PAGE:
This piece was originally broadcast on Radio Scilly in May 2019.
Hello again from the Observatory on St Martin’s! I’m sat here in our warm room, which is the astronomer’s way of saying 'posh shed'. In short, it’s the space here at the observatory where we keep all the computer equipment and our telescopes when we’re not using them in the domes. It’s also where we come together to plan what we’re going to look at in the night sky at our stargazing sessions. We’ve got wall charts with the moon phases, maps of the sky and a big calendar for major events coming up. If you’ve visited us already, you’ve certainly been in here; if you haven’t, what are you waiting for? We’re open Tuesday evenings and Friday afternoons.
Many people have asked why we’re open during the day. Well, it’s a myth that astronomy only happens at night. Fridays are dedicated to solar-gazing. The Sun – our nearest and most important star – is all too easily forgotten as an object of astronomical interest! It can offer some of the most visually rewarding observations in astronomy. It’s also never been more popular.
On St Martin’s, we have a powerful solar telescope, with which we can observe the sun in detail with our very own eyes.
Now, before you fear for your eyesight I should say that solar telescopes like ours are sophisticated bits of kit, with the crucial bit being a very strong hydrogen-alpha filter which blocks out harmful wavelengths of light. This means you can look at the Sun directly. (Something you should absolutely never, ever do with the naked eye!)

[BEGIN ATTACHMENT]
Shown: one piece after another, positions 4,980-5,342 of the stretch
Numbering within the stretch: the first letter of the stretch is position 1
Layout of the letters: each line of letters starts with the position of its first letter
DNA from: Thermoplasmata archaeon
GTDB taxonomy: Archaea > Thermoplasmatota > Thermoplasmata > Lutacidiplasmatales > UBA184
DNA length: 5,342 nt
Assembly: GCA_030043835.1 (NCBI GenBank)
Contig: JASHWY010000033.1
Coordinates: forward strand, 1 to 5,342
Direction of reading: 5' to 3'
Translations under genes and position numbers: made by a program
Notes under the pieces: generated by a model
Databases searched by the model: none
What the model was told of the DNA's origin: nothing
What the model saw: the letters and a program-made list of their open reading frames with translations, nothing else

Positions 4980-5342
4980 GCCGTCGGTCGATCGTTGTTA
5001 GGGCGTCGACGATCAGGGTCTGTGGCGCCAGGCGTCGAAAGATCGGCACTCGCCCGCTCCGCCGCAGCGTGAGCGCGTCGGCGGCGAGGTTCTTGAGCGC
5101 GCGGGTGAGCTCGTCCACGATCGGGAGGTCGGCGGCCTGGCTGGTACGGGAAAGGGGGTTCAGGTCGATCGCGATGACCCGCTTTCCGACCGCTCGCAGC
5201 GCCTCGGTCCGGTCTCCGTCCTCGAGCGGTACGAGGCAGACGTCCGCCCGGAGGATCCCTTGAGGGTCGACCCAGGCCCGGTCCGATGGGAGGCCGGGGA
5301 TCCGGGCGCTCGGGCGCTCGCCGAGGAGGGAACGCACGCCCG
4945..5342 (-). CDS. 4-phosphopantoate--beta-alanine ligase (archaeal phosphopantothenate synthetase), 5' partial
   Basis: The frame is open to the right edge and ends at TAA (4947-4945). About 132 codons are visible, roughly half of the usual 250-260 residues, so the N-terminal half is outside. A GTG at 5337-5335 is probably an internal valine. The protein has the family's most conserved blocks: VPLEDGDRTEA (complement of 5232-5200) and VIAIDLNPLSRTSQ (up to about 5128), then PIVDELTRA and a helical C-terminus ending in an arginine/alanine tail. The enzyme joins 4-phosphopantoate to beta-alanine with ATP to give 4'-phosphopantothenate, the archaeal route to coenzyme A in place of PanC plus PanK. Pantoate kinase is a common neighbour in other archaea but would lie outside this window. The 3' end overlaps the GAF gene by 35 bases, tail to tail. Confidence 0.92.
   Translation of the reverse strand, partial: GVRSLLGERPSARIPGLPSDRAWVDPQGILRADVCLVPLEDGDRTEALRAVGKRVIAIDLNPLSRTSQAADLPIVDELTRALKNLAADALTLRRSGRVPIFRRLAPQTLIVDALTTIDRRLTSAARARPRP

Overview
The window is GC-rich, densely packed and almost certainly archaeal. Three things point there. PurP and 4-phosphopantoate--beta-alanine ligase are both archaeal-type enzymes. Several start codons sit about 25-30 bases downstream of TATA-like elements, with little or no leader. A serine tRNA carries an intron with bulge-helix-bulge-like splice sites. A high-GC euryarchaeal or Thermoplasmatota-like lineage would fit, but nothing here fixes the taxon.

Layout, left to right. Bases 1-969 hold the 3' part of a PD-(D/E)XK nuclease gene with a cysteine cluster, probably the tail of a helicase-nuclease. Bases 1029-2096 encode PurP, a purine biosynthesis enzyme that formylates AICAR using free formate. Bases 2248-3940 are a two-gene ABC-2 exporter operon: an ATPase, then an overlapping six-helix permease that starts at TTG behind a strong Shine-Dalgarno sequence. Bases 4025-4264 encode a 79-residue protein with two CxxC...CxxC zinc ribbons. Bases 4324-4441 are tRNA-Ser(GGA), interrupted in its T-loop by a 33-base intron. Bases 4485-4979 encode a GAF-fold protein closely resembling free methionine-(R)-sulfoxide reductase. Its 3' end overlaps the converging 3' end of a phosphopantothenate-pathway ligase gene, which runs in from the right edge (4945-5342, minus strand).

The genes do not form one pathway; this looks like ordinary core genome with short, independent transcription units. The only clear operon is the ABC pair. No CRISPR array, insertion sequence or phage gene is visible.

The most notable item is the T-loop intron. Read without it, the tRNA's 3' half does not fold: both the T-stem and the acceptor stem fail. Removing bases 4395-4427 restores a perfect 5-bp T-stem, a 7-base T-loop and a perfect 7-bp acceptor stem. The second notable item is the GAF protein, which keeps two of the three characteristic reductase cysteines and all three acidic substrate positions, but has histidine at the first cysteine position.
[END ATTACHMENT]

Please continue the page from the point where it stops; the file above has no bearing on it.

So what can you see? Looking through the solar scope on a clear sunny day, the Sun appears as a red disc in the eyepiece. You can make out a dynamic, shifting surface, almost whirling before your eyes. If you’re lucky and there’s a period of high solar activity, you could easily find a sun spot or a solar prominence – shards of gas, shooting from the edge of the sun’s disc. All this activity has the potential to impact life on earth, which is why it’s a growing area of interest. Whether you spot any or not, it’s pretty exciting to look at our Sun, up close and personal. Where would we be without it?
To the night sky. We’re approaching the longest day of the year, and it doesn’t get truly dark here on Scilly until gone 11pm. A little too late for many of us – myself included – on a school night. That said, anytime after 10pm, on a clear night, I do enjoy looking up at the twilight sky as the first stars pop out, like distant lights, twinkling on.
The first you’ll probably see will be Arcturus, biggest star in constellation Bootes ('Booties' is the wrong pronunciation by the way – it should be Boe-OH-teez, from the ancient Greek for ox herder, but I always feel a little silly saying it that way, so I’m happy to be wrong). Arcturus is an orange giant, appearing dazzlingly pinky-orange in the southern sky. It’s about 170 times brighter than our little Sun and more than 36 light years away.
Look further East and you’ll spot Vega, in constellation Lyra, the harp. This one’s a mere 25 light years away. In 10,000 years, Vega will replace Polaris as the pole star! In the meantime, enjoy it where it is as part of our lovely – if not completely dark – Summer sky.